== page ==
The metal silicate may be an alkali metal silicate, an alkaline earth metal silicate or aluminium silicate or a mixture of two or more of these silicates. Preferred alkali metal silicates are sodium and potassium silicate, and preferred alkaline earth metal silicates are magnesium and calcium silicate. The molar ratio of SiO2 to M2O (M is alkali metal) or SiO2 to M1O (M1 is alkaline earth metal) is preferably at least 3:1, more preferably at least 3.2:1. A mixture of sodium silicate and potassium silicate is especially preferred. In such a mixture the amount of sodium silicate is preferably from 20 to 80% by weight, more preferably from 30 to 70% by weight, and the amount of potassium silicate is from 20 to 80% by weight, more preferably from 30 to 70% by weight.
Preferably the amount of the metal silicate coating layer is from 8 to 50%, more preferably from 10 to 40%, and most preferably from 15 to 35% by weight based on the total weight of the coated granule.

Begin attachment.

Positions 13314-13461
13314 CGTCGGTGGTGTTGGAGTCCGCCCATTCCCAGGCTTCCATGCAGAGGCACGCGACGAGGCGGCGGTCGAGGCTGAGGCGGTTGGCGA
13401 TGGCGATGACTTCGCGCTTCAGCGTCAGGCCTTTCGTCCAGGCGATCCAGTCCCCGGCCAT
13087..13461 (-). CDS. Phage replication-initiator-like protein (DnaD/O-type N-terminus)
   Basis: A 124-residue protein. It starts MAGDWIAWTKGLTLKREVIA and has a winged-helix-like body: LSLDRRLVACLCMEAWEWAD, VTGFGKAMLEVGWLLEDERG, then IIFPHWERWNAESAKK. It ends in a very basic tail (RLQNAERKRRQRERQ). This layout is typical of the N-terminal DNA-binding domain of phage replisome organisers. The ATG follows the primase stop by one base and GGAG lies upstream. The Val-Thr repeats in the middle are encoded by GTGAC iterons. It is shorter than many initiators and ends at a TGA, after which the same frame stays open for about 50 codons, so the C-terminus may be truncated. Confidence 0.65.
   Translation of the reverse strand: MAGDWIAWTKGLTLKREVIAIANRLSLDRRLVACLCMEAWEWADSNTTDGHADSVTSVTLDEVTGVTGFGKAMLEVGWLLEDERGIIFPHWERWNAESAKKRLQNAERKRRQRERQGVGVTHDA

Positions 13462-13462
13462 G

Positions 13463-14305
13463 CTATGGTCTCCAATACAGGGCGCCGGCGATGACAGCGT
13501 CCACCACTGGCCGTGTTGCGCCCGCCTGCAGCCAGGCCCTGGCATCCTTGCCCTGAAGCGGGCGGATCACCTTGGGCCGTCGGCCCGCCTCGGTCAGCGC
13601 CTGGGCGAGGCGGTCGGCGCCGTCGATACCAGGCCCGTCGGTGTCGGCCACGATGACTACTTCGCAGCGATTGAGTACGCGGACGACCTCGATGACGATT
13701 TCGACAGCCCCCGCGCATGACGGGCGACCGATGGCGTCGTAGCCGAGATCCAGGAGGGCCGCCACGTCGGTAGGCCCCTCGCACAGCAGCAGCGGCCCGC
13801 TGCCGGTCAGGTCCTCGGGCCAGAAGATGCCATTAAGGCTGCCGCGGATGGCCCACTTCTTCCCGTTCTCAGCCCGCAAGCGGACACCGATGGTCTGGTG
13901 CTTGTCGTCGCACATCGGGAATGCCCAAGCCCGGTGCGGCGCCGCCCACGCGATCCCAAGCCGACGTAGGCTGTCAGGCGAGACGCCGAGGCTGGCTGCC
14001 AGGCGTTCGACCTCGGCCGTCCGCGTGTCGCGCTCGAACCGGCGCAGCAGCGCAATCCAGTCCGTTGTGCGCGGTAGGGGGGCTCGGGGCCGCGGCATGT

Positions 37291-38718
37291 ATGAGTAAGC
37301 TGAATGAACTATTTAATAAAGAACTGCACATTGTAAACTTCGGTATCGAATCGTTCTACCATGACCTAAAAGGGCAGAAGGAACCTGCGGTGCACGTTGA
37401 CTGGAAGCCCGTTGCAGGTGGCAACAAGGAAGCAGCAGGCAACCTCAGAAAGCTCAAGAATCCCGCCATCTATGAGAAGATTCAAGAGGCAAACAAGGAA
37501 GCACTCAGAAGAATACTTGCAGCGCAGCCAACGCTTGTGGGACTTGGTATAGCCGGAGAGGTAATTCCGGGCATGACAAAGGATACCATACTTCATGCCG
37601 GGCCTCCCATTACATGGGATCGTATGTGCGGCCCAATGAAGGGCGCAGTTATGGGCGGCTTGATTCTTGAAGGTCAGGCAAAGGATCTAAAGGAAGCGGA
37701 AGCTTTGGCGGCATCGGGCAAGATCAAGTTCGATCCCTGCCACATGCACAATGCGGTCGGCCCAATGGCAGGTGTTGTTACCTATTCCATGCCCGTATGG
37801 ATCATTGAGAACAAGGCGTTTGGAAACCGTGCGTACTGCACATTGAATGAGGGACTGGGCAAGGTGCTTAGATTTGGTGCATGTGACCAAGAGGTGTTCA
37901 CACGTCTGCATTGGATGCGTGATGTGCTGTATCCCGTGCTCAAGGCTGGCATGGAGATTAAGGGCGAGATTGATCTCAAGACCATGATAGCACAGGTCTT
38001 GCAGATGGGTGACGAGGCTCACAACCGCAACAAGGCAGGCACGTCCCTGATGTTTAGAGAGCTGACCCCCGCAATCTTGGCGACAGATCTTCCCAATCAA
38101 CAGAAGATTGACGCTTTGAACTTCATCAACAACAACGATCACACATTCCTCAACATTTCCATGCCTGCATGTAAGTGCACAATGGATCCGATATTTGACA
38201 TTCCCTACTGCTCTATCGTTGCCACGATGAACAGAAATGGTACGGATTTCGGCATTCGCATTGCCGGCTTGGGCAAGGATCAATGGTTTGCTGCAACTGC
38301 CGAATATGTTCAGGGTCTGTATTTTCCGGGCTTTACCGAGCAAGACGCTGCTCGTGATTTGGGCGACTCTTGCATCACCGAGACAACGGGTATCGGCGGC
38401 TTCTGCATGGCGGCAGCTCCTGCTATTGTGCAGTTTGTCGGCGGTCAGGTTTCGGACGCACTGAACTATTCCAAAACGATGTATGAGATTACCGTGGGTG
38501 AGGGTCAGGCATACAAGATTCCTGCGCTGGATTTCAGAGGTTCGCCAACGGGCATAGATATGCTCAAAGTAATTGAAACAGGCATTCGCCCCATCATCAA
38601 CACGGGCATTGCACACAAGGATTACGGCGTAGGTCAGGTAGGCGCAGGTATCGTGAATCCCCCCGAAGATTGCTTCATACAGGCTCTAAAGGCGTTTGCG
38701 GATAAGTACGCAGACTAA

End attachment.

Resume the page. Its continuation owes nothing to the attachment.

Preferably the concentration of the aqueous solution of metal silicate is from 15% up to saturation concentration of the solution, preferably at least 20% by weight metal silicate. The aqueous solution of metal silicate may comprise from 20 to 45%, such as from 30 to 40% by weight metal silicate.
When spraying the aqueous solution of metal silicate in the fluidized bed, the bed temperature during spraying and drying is preferably at least 50° C., and more preferably between 65° C. and 105° C., and most preferably between 65° C. and 95° C., such as between 70° C. and 85° C. A typical metal silicate based coating would be performed with an ingoing airflow of 100 to 170 m3/h at a temperature of 85 to 150° C. By way of example, a percarbonate bed of 2 to 3 kg at a temperature of 70 to 105° C. was sprayed at a rate of 0.4 to 4.3 kg/h with a solution of the coating in question diluted to 25-45% by weight.
Preferably the temperature of the aqueous solution of alkali metal silicate to be sprayed is between ambient and 70° C.
The particle size of the uncoated oxidizing compound core may be in the range of 0.3 to 3 mm, preferably 0.4 to 1.5 mm.
According to the invention it is possible to carry out the coating in one or more steps. The multi step procedure is advantageous when forming a thick coating layer, the amount of such a layer preferably being at least 20% by weight based on the total weight of the coated granule.